When 16-year-olds Emma Axelrod, Sammi Siegel, and Elena Tsemberis learned a few months ago that a woman hadn’t moderated a presidential debate since 1992 — not once in their lifetimes — they were appalled. Emma, Sammi, and Elena attend Montclair High School in New Jersey, and study politics together through the school’s Civics and Government Institute.
They drafted a petition to rally support for women debate moderators and posted it to Change.org, upon the suggestion of a history teacher. The petition was headlined, “Select a woman to moderate a 2012 presidential debate,” and addressed to the Presidential Debate Committee. It reads:
Women and men will never be truly equal in our country until they’re one and the same in positions of power and both visible in politics. We need to take immediate action in order to move towards this change. It is time for a woman to have a chance to show what she’s capable of by moderating debates in the upcoming election.
Please, in one of the three upcoming presidential debates, appoint a woman moderator.
The girls posted the petition on a Monday in early June, and by Friday it had accrued around 100,000 signatures. Change.org noticed the petition’s success, and reached out to the girls to help them take the campaign to the next level of exposure by pushing it out to the site’s network of national media contacts. When they had reached 170,000 signatures, media watched as they attempted to physically deliver the petition in boxes to debate organizers. They were ultimately prevented from delivering the signatures, but their trip to DC still made a statement. On Monday, the Commission on Presidential Debates announced that Bob Schieffer, Candy Crowley, Jim Lehrer and Martha Raddatz would moderate the debates, thus splitting the duties evenly between men and women for the first time.
The ladies’ petition is the latest in a string started by teenagers unafraid to call themselves feminists as they rally support for causes they feel passionate about. Earlier this summer, Julia Bluhm gained national attention when she successfully petitioned Seventeen to lay off retouching and add real-looking teens to its pages; Emma Stydahar and Carina Cruz, both 17, received a similar level of exposure when they launched a campaign asking Teen Vogue to do the same, even though the magazine rebuffed their pleas.
Successful Change.org campaign are rare. Most of the 20,000 launched each month around the world accrue something like five signatures and die as quickly as they begin. But the site’s organizers, like Shelby Knox, keep an eye out for the best petitions with the most signatures and potential, and do their best to put the campaigns’ organizers in front of the national media.
Knox says that successful petitions — the ones that go viral — have a couple of things in common: a strong personal narrative that resonates with a lot of people and authors the public will want to support, like upstart teen women. “People are really inspired by young people taking an interest in politics and the world around them and trying to change it,” she says. In the case of the Emma, Sammi, and Elena, “these are three adorable girls from New Jersey who can’t even vote but want to change the process. You can tell people will want to be on their side,” she explains. “You don’t want to be the one that tells teen girls they can’t do something. There’s a mass sentiment, yeah, you go girls, I’m going to tweet your petition, I’m going to sign your petition.”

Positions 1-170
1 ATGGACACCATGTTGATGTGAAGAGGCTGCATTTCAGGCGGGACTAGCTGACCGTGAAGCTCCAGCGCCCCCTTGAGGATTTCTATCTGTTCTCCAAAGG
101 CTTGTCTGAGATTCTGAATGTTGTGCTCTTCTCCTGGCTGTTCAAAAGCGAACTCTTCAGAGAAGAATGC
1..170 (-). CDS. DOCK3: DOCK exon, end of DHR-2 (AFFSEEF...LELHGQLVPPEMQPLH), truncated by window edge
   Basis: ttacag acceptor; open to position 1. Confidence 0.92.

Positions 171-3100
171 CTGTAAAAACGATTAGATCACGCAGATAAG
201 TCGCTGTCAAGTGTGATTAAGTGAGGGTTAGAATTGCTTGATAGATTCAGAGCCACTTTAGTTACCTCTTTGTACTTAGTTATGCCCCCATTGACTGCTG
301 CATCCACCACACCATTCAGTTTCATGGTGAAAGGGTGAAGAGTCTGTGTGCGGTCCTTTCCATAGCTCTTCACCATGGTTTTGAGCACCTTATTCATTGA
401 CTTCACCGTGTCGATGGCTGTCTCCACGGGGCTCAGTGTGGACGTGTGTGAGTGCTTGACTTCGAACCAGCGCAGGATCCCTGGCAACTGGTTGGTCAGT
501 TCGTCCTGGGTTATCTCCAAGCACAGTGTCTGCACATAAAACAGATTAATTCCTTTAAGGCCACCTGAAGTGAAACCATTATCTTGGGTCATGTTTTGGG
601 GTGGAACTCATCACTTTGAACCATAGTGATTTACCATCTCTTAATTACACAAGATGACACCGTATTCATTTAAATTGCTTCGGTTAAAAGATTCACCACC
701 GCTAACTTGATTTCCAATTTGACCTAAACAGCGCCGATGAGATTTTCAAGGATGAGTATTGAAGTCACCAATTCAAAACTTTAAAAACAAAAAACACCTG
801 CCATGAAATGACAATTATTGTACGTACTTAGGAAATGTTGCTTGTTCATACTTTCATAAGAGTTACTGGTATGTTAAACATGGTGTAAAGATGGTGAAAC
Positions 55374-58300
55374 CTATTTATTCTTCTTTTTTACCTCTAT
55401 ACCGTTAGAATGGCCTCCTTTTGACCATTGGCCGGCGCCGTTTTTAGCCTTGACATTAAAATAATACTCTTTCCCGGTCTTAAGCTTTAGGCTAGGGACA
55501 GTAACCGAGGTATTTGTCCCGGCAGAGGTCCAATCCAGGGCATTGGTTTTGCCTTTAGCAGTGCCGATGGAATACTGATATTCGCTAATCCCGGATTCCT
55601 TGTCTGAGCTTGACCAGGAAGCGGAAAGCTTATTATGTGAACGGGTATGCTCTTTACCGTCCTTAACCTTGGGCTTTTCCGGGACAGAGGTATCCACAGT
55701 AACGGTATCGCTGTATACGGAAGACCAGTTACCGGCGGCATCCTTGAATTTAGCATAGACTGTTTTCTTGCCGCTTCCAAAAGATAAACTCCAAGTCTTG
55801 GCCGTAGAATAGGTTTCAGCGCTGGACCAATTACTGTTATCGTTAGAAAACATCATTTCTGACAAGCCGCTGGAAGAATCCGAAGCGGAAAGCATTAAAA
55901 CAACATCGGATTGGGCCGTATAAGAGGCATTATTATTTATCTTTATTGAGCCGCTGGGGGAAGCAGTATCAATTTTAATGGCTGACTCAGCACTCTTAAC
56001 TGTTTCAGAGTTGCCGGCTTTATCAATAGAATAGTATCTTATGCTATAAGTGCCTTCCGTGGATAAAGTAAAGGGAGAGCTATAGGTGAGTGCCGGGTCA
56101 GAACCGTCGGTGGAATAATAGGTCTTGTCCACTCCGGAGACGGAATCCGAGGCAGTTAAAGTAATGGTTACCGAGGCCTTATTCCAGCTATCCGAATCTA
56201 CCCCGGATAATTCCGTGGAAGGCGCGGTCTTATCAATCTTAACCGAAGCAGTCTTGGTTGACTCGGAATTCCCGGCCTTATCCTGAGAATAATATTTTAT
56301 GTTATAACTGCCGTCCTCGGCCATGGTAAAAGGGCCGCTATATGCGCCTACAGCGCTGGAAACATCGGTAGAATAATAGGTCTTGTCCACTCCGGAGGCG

Viral Change.org petitions get the attention of their targets fairly easily since every time a petition is signed, those targets receive an email saying so. (Petition authors must know what email addresses to put on the petition, of course.) The teens who started the campaign to get women moderators for the presidential debates targeted the executive director of the commission on presidential debates, Janet Brown, and her co-chairs, Frank Fahrenkopf and Mike McCurry.
Knox has worked on a number of successful campaigns started by teen girls. One in Corpus Christie petitioned her school for a gay-straight alliance after her attempt to start one led to the shut down of all student clubs on campus. Another young woman who was bullied for her sexual orientation got the rating of the film Bully downgraded from R to PG-13 so that more young people could see it.
“A long treatise on why a piece of congressional legislation should be passed is unlikely to get that much attention,” says Knox. “It’s really the story — so for instance with the presidential debate campaign, it’s really these three girls were so appalled that there had not been a female debate moderator, that the last one had been four years before they were born. They [were] articulate and smart and did not shy away from calling themselves feminist — they just had a great story about three friends saying, ‘This is wrong let’s see if we can change it.’”
In the wake of the announcement that two of the four presidential debates will be moderated by women, the girls continue to do press for their efforts. I spoke to them following a life appearance on MSNBC this afternoon. “We wrote [the petition] and we did all the work for it. The only thing we physcially could not do was we really didn’t have the tools to reach big media names,” Elena explained, noting, “we didn’t receive any media training.” She says prior to working directly with Change.org, the teens promoted the petition themselves on Facebook, Twitter, and by emailing it to friends. All in all they estimate they spent around 24 hours on the whole thing before Change.org started helping — and the work hasn’t slowed down.
Sammi admits she’s “astounded” by how the petition has exploded. “I thought it would get local support and attention, but it was amazing to watch it grow,” she says.
“This has taken up a lot of our summer,” Elena adds. “I had to miss sleepaway camp.”